The path itself was busy with porters, some carrying luggage for tourists like me, others with goods for sale higher up the mountain.... including meat. Locals don't eat meat on the mountain, tourists it seems can and do - we saw Yak burgers on the menu all the way up. Except according to my guide it was unlikely to be Yak (those being of too higher value to use for meat) and the reasons locals didn't eat it might be less spiritual and more to do with hygiene - eating meat that's been out of any kind of refrigeration for a few days or more and buzzing with flies all being a bit ugh. I asked how much the load of
the man taking a break next to me was - the mix of beer, noodles and other boxes he said came to 80kg. Oh. Its just a whole different level. When not dodging out the way of porters with their heavy loads it was caravans of donkeys and hybrid yaks (above Namche I was assured they'd be pure yak... the combination of size and length of fur apparently being the give away... I had a 50% guess rate), the arrival of which was usually preceded by a shout that sent everyone scrambling to get out of the way or risk being trampled.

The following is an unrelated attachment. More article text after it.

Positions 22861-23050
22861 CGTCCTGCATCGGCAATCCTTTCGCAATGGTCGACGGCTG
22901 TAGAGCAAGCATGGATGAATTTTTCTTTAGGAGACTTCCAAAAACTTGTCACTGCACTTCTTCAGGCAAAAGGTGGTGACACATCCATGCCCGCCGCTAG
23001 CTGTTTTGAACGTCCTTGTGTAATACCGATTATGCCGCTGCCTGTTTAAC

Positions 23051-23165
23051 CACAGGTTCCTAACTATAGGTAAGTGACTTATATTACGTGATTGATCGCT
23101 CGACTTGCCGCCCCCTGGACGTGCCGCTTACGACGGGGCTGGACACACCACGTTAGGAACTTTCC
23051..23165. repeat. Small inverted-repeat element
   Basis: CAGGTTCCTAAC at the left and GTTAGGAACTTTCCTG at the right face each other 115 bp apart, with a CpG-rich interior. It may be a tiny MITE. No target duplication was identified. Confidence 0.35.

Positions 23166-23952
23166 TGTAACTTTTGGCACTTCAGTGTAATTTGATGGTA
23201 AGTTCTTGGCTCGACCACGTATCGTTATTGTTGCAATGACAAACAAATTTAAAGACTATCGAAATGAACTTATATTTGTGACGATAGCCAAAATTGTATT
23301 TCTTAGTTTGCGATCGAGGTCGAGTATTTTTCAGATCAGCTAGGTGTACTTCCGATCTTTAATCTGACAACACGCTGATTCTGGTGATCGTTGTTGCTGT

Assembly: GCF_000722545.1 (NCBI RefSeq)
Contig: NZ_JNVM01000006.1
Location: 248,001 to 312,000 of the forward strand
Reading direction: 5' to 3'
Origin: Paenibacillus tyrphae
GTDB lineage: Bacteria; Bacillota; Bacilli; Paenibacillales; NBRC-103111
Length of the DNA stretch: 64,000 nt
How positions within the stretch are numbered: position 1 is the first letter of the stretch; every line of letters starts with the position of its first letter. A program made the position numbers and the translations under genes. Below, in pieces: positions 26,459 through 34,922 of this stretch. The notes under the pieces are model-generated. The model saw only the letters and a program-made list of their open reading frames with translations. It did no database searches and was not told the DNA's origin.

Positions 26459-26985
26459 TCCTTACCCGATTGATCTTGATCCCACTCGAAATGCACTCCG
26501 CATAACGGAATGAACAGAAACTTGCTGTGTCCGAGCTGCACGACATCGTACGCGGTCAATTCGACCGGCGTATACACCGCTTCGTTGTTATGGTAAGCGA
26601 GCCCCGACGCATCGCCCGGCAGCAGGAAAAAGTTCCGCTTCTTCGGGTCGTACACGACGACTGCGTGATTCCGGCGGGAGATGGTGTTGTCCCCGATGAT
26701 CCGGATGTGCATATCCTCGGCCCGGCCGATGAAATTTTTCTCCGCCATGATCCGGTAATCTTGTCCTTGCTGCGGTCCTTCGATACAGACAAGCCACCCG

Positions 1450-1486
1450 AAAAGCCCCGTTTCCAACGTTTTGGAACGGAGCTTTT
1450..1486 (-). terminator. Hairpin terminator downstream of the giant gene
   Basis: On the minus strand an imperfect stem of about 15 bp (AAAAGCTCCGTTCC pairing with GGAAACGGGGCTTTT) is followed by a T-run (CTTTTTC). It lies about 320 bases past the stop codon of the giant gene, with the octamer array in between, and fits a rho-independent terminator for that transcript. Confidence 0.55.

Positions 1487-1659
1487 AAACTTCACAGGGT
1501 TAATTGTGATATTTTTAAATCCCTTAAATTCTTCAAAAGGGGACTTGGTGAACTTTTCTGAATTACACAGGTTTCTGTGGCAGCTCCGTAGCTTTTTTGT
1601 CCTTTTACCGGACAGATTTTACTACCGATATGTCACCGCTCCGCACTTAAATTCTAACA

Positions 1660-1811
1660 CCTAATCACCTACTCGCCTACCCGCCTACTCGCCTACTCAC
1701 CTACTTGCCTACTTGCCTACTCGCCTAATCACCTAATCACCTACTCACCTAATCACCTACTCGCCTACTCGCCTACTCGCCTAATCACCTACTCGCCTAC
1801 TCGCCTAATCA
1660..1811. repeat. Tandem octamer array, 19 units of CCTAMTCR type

After a somewhat misnamed 'rest' day at Namche Bazaar, which saw us doing a couple of acclimatization walks, we started the trek towards the Gokyo valley. The route was stunning, largely following the river albeit with a lot of up and down, so that at times it flowed far below in the valley and at others we had to shout to be heard above it. We passed somewhat surreal waterfalls, where the top layer was a barrier of ice, but you could still hear water flowing behind somewhere. Eagles circled overhead, pine forests were replaced initially by